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2018 Hurricane Season Checklist for Community Associations

1. Review and Update Insurance Policies. All insurance policies should be reviewed and updated as necessary, at least annually. Review dates should be calendared well in advance and incorporated into other annual must-do tasks.



2. Maintain Landscaping and Ensure Potential Projectiles are Secured. Trees and shrubbery grow extensively in Florida’s wet, summer months, causing potential problems in strong winds. Trees can block roads and down powerlines when they fall. Items like ladders, paint cans, supplies, outdoor furniture, etc. which may normally be stored outside have the potential to become airborne projectiles posing threats to people and property and must be secured responsibly once a hurricane watch is issued. Landscaping and exteriors should be inspected regularly to minimize these potential threats.



3. Establish Lines of Communication with Local Governmental Authorities. Determine well in advance who at your city hall is responsible for hurricane response and obtain contact information, including phone numbers and emails. Make sure that the association is included on notification lists (e-mails, texts, and/or voicemail) and that residents have access to transportation in the event an evacuation is ordered.



4. Adopt Action Plan for Association Hurricane Response. Divide responsibilities among officers/directors and management for operations under emergency hurricane conditions. If evacuation is a possibility, have a reliable means of communication to relay messages to residents, such as evacuation orders and transportation options. If association staff will be asked to work during the storm make adequate accommodation arrangements. This will ensure that they are on-site when needed, as well as avoiding travel that will be impossible during a storm.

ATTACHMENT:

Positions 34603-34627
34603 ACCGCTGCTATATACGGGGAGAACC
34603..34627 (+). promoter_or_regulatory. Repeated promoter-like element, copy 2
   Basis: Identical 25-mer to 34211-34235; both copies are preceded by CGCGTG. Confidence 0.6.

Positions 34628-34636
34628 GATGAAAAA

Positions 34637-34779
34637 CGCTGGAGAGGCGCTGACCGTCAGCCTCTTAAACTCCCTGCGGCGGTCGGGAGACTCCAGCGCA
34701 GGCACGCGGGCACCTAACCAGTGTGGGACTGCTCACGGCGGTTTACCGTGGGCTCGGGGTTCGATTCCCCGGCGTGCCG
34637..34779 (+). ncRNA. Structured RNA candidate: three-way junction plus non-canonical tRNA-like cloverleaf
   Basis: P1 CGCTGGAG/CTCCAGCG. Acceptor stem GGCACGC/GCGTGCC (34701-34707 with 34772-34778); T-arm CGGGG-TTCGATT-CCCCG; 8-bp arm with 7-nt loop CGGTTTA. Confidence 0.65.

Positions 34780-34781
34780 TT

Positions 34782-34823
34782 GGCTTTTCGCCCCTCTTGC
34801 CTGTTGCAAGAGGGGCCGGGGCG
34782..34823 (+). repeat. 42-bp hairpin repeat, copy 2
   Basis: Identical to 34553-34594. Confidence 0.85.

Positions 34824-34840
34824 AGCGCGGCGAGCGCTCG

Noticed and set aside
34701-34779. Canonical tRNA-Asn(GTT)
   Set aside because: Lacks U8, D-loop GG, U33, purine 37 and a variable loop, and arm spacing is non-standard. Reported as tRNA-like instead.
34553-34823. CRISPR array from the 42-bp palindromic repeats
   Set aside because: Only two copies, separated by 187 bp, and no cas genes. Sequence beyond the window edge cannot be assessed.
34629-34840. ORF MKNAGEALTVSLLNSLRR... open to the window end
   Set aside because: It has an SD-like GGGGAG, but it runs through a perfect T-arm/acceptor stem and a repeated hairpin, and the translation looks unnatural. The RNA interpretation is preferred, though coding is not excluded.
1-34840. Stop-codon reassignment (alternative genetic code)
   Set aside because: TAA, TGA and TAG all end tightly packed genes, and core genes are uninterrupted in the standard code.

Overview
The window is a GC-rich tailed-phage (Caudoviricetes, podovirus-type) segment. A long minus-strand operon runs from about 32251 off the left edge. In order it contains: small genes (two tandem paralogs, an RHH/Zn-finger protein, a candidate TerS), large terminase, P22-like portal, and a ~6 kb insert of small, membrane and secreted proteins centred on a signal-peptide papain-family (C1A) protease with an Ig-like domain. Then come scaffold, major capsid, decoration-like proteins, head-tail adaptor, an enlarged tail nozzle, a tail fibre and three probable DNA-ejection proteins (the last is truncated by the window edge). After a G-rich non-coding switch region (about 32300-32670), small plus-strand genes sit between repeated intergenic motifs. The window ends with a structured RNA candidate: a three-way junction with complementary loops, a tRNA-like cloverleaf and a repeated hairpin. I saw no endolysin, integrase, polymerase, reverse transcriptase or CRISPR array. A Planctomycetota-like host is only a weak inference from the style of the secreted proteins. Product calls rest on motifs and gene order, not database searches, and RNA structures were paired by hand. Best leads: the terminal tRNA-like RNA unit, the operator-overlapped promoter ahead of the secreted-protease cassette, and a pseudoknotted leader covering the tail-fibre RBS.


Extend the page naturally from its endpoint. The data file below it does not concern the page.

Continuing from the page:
5. Ensure Equipment in Good Working Order. Many communities have a back-up generator, water pump, and elevator systems. These systems, like all others, require regular maintenance to ensure that they are in good working order when needed and especially in emergencies. If your equipment has not been inspected recently, now is an opportune time.



6. Create a Hurricane Preparedness Plan, not just for your association but insist that all contractors, such as a contracted roofing company, has its own hurricane preparedness plan. Request all on-site vendors share their hurricane plans so that community association attorneys can review and mitigate any potential liabilities should there be any collateral damage.



Jed Frankel is a partner with Eisinger Law and focuses his practice on community association and dispute resolution. He can be reached at jfrankel@eisingerlaw.com or 954-894-8000.